Dynamic Computer Analogies and Conceptions of Chemical Equilibrium
Vania Chan, Simon Fraser University, Canada ; Samia Khan, University of British Columbia, Canada
E-Learn: World Conference on E-Learning in Corporate, Government, Healthcare, and Higher Education, in Vancouver, Canada ISBN 978-1-880094-76-1 Publisher: Association for the Advancement of Computing in Education (AACE), San Diego, CA
A computer simulation program that utilizes a dynamic analogy to represent Le Chatelier's Principle was studied to investigate how the analogy contributed to students' conceptions of chemical equilibrium. 46 Grade 12 Chemistry students interacted with the simulation and participated in 3 assessments. Statistical analysis of pre and posttests suggested that students strongly held a misconception that the non-favored reaction rate decreases when the favored reaction rate increases and the dynamic analogy of a weigh scale had the potential to reinforce the misconception. Analysis of molecular drawings revealed notable patterns in how the motion, distribution and ratio of molecules are perceived. Other findings on conceptual gains and the analogy are discussed. The implication of this study for educators and developers is that dynamic analogies can assist students, but limitations of the analogy should be discussed and cues in the simulation could assist with mappings to the target domain.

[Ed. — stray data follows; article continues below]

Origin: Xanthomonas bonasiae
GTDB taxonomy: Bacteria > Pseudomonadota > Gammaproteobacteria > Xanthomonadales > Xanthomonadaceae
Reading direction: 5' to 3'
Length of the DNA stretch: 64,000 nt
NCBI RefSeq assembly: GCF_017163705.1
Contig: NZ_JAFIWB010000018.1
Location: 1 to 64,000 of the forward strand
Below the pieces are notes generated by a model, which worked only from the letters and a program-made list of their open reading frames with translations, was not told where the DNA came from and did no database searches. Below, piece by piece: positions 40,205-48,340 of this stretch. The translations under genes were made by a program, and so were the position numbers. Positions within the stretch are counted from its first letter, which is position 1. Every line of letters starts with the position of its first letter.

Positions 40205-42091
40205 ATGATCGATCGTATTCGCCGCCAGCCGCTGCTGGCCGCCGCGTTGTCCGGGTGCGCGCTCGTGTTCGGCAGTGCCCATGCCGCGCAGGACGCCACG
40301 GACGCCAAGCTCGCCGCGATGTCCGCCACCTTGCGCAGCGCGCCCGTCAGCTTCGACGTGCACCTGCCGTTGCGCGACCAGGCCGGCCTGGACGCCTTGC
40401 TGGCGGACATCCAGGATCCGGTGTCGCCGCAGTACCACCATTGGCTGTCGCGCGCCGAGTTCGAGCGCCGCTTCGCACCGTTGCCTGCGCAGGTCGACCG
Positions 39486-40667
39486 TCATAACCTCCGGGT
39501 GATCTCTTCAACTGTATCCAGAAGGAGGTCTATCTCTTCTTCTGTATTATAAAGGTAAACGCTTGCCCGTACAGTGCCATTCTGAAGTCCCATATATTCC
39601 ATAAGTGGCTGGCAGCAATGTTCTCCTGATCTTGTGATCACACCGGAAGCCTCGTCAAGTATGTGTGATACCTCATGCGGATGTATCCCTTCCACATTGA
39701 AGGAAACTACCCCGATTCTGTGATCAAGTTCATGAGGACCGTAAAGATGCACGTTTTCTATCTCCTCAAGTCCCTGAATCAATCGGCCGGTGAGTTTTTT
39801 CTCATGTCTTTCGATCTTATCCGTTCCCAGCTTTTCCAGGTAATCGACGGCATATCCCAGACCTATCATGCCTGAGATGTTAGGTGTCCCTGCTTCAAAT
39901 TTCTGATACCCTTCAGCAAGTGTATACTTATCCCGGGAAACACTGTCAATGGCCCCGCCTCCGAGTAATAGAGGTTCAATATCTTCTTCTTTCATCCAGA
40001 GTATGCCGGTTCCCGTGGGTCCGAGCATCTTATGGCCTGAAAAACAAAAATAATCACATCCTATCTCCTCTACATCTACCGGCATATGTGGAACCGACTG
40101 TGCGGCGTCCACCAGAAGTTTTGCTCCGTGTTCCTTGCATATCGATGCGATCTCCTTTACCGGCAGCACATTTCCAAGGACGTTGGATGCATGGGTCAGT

Chan, V. & Khan, S. (2009). Dynamic Computer Analogies and Conceptions of Chemical Equilibrium. In T. Bastiaens, J. Dron & C. Xin (Eds.), Proceedings of E-Learn 2009--World Conference on E-Learning in Corporate, Government, Healthcare, and Higher Education (pp. 864-873). Vancouver, Canada: Association for the Advancement of Computing in Education (AACE).
© 2009 Association for the Advancement of Computing in Education (AACE)
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